Former England flanker James Haskell has opened up about his mental health issues and lack of self-confidence that has plagued him since his school days.
Haskell – who was talking about mental health on the Beneath the surface podcast – said he felt like he lost his identity when he retired from playing in 2019.
The 6’4, 19 stone flanker carved out a career as a DJ, podcast host, author and TV personality, but reveals losing his identity when he retired from professional rugby was like pulling the “pin out of a grenade”.
“My sanity was tested more in retirement, where you lost your identity. I was James Haskell the rugby player, that’s how I was defined. It was Saturday, Sunday I retired and Monday I was James Haskell – who the hell is James Haskell? He went to boarding school from 10 to 18, was a professional rugby player from 18 to 35, surrounded by men all his career, had a routine all his career.
“It’s like an animal that you can’t release back into the wild, like a lion that’s just waiting for dinner – you’re definitely going to get eaten in the real world.
“That’s the hardest part – losing that identity, and what are you going to do? That’s why you see so many players struggling with mental health issues after retirement. They’ve probably had it their whole career, but it sends you over the cliff. You don’t have the structure, the routine, the ability to disconnect. Take it all away and leave them alone. It’s pulling the pin out of the grenade and throwing it into your life, and waiting to see how it explodes.
Haskell says he’s worked with a psychologist since he was a teenager, and behind his brash, outgoing public persona is someone riddled with insecurities.
“I worked very early with a psychologist from the age of 17 because, unlike the person you can see on camera, I was not always the most confident. I didn’t think I was very good at rugby, and I still have it now – where I can only dwell on the negatives of what I did instead of being totally confident.
“If you raised your hand in the dressing room and said how many people see a psychologist, I would have been the only one.”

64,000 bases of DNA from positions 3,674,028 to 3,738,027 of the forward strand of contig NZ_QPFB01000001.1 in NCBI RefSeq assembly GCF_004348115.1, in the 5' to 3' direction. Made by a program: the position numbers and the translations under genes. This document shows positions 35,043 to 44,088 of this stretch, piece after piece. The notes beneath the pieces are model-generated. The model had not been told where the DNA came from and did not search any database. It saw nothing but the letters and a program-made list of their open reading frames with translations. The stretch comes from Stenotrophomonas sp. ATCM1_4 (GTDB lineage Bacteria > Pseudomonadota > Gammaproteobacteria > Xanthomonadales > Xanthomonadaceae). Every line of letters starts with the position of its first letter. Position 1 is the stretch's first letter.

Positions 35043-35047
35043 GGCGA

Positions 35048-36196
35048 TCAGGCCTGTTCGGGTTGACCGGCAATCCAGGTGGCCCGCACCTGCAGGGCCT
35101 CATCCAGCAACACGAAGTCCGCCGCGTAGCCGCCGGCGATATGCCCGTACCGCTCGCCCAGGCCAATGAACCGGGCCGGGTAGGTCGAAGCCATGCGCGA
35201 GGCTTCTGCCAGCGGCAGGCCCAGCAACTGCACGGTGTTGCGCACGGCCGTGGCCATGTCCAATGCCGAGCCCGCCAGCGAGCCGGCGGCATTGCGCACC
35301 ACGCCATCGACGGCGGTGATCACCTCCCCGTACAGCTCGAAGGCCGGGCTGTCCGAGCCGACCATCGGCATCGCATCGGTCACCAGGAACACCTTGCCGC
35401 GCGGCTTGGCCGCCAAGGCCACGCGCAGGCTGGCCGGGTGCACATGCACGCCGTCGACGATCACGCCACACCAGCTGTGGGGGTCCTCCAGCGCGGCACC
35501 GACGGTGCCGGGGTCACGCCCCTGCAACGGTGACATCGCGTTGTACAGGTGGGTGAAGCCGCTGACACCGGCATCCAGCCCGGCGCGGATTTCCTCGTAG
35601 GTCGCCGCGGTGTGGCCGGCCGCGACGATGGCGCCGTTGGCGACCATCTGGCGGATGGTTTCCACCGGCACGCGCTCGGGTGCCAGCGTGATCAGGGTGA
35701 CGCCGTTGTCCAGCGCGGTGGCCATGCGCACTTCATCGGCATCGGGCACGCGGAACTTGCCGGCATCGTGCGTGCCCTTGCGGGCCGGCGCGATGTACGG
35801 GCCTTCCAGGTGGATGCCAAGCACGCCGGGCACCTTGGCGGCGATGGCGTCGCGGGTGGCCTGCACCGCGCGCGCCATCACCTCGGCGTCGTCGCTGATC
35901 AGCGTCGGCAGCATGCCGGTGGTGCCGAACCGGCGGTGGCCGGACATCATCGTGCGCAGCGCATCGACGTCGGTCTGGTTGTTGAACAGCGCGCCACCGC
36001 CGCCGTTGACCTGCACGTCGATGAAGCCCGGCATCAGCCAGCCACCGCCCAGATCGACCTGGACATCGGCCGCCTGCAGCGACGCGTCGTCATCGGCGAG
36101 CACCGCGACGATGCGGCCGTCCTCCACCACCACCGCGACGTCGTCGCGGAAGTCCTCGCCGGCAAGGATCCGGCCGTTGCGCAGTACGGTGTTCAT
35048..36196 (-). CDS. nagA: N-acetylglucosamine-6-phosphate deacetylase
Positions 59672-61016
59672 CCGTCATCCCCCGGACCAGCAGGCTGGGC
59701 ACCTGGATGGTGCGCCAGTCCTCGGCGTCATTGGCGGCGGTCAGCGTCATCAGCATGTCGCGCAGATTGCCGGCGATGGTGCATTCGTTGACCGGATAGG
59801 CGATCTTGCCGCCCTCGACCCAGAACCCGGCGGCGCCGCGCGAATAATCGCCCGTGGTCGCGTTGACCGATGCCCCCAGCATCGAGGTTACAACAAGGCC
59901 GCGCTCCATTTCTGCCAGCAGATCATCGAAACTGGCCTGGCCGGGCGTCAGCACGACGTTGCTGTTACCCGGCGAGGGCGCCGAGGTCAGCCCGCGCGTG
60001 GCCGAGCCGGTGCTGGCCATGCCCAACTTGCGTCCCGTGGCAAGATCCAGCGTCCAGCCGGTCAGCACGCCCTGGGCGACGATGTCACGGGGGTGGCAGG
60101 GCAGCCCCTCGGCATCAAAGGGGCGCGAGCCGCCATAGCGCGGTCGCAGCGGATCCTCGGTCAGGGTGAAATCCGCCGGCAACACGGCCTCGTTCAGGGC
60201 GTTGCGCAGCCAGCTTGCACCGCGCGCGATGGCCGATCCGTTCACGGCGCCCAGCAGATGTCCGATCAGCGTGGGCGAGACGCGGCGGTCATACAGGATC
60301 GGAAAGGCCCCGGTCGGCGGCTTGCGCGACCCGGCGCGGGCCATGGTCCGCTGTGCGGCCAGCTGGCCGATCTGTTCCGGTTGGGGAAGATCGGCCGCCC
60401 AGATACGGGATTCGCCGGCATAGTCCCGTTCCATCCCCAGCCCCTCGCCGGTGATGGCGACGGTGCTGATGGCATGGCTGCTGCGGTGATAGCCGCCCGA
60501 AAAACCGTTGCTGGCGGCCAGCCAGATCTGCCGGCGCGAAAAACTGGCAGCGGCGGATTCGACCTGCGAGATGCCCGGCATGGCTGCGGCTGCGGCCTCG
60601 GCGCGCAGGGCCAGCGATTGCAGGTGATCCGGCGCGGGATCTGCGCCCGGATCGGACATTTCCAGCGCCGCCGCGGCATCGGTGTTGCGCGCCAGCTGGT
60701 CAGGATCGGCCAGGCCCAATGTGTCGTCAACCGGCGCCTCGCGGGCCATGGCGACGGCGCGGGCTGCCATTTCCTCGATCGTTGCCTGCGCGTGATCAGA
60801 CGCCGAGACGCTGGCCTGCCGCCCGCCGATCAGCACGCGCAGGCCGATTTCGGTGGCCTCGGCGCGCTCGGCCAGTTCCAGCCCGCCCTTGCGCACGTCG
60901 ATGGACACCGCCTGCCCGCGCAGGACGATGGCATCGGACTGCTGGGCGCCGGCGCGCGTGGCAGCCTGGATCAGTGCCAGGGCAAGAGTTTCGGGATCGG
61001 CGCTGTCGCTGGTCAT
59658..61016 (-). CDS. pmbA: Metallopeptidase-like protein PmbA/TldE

The flanker also likens players going to online forums and social media platforms to a form of self-harm.
“I went on one of these forums after my debut and it was like ‘he sucks’, ‘he shouldn’t play anymore’. Continuing is like a form of self-harm. I’ve studied a lot why people do and why social media is so dangerous – it’s basically about reassurance. It’s such a dangerous game, but you’re looking for an affirmation. It’s the same as when you say something rude to your friends, then that you push them to say “I’m fine, my friend”, to reassure them a little. You are looking for this humanity, is everything okay?
“You suddenly value people you’ve never met. It never occurred to me to go to an online journal, create an account to comment, then go in there and insult everyone. You must be a certain type of person. When you look at psychology, they’re all vying for some sort of horrible people mob mentality. But the strangest thing is that they don’t know that they are horrible; because it is their sphere.
The loose 77-cap test thinks people need to prioritize their mental health over how they do their physical health.
“If I told you that you could run faster by buying these new sneakers; you would buy them. If I told you that you would look slimmer wearing that shirt or taking that pill; you would do it in a heartbeat. But the mind is the most powerful tool you have that controls everything you do, from how you sleep, how you talk to people, your inner voice – it’s something that needs to be managed. Like your diet. Like your physical health. It is an integral part of it. It’s the last thing we leave, but it’s the most important thing you have.
“If I told you I could change the way you feel at work, the way you handle your own personal relationships, the way you handle sadness, the way you handle happiness, make you more efficient, you to sleep better and to perform better in all areas of life – but, you need to talk to someone who would give you tools to change it, most people wouldn’t. Because most people don’t understand it.
“For me, mental health is sometimes misqualified. It is a question of speaking, but of acting. Talking without doing gets you nowhere, it makes no difference. It’s about asking ‘where can I find the tools to act’ – and you’ll have to shop around, the same way you go to different clothing stores and the fit might not be the right one. You need to find the right therapist that you click with and are willing to be vulnerable with.
Haskell spoke on the Original Penguin X Campaign Against Living Miserably Under The Surface podcast
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